Emotionally, my daughter is doing well considering the collective stress around the globe. At the beginning of the pandemic, when we knew so little about the virus and it was all her grownups could talk about, Bilingual Baby lugged her life-sized unicorn up the stairs to her lofted bed. Penny, the pink unicorn, used to live under her bed where we read books. But now she serves as protector at night: blocker of bad dreams, barrier between her and the door, possessor of magical powers.
But like many kids, Bilingual Baby has adapted. She feels safe, and she knows who to keep six feet from and when to wear a mask. We have a small group of families that we see, so she gets to interact with other children and can lose herself in imaginary play.
This is priority. Emotional well-being and physical safety are privileges I don’t take for granted. So many families are confronting the virus, fear of the virus, hunger, fear of eviction, violence at home or in the streets. The list goes on.
In our cozy cave, there is a thing that used to be priority, collecting dust in a dark corner on the ground somewhere.
I have spoken so little Spanish to her since March that, not only is it difficult for her to speak it now, it’s becoming difficult for me.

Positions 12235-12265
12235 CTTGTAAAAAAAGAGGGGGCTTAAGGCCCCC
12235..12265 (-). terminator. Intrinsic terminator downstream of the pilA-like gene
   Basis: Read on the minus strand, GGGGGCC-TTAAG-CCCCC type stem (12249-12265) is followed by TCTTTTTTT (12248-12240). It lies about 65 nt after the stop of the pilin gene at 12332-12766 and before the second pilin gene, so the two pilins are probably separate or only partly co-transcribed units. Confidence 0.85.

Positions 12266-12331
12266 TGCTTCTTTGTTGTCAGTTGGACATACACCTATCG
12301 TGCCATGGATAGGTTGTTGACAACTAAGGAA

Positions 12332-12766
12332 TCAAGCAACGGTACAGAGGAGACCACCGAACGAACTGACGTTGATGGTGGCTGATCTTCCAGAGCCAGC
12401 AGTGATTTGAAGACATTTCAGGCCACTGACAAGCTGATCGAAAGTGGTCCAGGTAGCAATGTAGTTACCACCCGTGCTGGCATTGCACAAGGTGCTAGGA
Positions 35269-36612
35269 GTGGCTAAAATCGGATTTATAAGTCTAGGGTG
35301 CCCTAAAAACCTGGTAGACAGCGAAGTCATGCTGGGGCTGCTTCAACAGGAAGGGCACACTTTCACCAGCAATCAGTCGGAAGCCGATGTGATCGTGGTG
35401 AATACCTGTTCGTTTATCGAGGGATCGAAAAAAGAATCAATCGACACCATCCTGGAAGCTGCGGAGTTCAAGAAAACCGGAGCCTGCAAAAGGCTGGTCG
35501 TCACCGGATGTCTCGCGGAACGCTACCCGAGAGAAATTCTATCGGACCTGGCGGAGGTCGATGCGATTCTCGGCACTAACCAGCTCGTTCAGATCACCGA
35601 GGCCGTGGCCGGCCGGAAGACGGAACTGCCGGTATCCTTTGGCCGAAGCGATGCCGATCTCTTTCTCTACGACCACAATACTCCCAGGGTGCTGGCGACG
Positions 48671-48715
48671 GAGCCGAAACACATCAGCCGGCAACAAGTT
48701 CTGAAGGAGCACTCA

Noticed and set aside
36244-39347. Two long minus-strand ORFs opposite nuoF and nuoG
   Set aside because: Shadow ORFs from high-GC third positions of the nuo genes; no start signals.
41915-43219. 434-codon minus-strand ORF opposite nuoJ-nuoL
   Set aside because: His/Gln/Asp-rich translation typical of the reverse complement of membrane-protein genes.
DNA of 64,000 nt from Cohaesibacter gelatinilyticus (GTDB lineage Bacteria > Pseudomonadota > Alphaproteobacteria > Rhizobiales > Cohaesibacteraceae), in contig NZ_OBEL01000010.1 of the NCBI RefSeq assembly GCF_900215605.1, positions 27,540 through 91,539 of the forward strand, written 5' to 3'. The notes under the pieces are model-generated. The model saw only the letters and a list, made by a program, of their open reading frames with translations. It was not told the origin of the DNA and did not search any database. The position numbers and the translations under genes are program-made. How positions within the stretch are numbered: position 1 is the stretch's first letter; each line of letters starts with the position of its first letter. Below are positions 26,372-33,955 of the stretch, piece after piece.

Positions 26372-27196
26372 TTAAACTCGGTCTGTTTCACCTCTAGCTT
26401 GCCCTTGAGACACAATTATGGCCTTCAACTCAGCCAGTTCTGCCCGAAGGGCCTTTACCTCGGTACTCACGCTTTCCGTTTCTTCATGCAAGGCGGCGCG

I’m reminded of the days when my father was sick with brain cancer and my body and brain both felt like they were on fire from stress, fear, and sadness. I would wake up at 2am when my baby called to nurse even though I was so tired from crying and helping my parents during the day. Sometimes I cried while nursing in the dark and wondered why I kept nursing at all. It would be so easy to switch to formula, to let my husband be the one to get up, and no harm would be done.
But the benefits of breastfeeding pulled me along, kept me from stopping. I continued fortifying her little body with antibodies, and she never got an ear infection (she’s still never had one).
Today, instead of a darkened nursery in the middle of the night covered in a veil of cancer-ridden grief, there’s the coronavirus. Instead of the challenge of continuing to breastfeed, there’s speaking in Spanish.
I don’t have to do it. She would be fine if I didn’t. But the benefits whisper to me, the energy we have already put into it taunts me. If I let it go now, in 10 years she’ll look back and say, “Mom. I was fluent. Why did you stop?”
This week Bilingual Baby had her first Zoom visit with her dual language kindergarten teacher. I had suggested to her teacher that she start off in Spanish rather than English, and she did. But I could hear my daughter struggling to recall simple words. When asked what she likes to do, she responded, “Me gusta ride bikes con Mami,” Sigh.
Keeping this little candle going to light the back of this cave for a little longer. But when the wax all melts, I don’t know how long it will be before I can find another.